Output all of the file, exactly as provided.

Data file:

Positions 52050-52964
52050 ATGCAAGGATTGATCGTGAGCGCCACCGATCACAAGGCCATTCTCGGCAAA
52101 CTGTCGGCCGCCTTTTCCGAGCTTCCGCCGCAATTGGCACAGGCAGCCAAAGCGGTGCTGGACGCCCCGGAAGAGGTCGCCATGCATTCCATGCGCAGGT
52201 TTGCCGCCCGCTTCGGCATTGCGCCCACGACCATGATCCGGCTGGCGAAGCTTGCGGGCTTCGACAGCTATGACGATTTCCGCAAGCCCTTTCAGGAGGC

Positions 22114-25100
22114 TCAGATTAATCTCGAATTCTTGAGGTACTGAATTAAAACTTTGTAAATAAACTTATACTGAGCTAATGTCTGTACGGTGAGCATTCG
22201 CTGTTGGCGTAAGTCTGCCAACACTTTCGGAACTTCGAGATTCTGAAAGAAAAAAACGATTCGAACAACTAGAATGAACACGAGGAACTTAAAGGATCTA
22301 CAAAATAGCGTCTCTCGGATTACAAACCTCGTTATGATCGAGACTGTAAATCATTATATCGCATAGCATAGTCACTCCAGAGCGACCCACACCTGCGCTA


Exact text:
Positions 52050-52964
52050 ATGCAAGGATTGATCGTGAGCGCCACCGATCACAAGGCCATTCTCGGCAAA
52101 CTGTCGGCCGCCTTTTCCGAGCTTCCGCCGCAATTGGCACAGGCAGCCAAAGCGGTGCTGGACGCCCCGGAAGAGGTCGCCATGCATTCCATGCGCAGGT
52201 TTGCCGCCCGCTTCGGCATTGCGCCCACGACCATGATCCGGCTGGCGAAGCTTGCGGGCTTCGACAGCTATGACGATTTCCGCAAGCCCTTTCAGGAGGC

Positions 22114-25100
22114 TCAGATTAATCTCGAATTCTTGAGGTACTGAATTAAAACTTTGTAAATAAACTTATACTGAGCTAATGTCTGTACGGTGAGCATTCG
22201 CTGTTGGCGTAAGTCTGCCAACACTTTCGGAACTTCGAGATTCTGAAAGAAAAAAACGATTCGAACAACTAGAATGAACACGAGGAACTTAAAGGATCTA
22301 CAAAATAGCGTCTCTCGGATTACAAACCTCGTTATGATCGAGACTGTAAATCATTATATCGCATAGCATAGTCACTCCAGAGCGACCCACACCTGCGCTA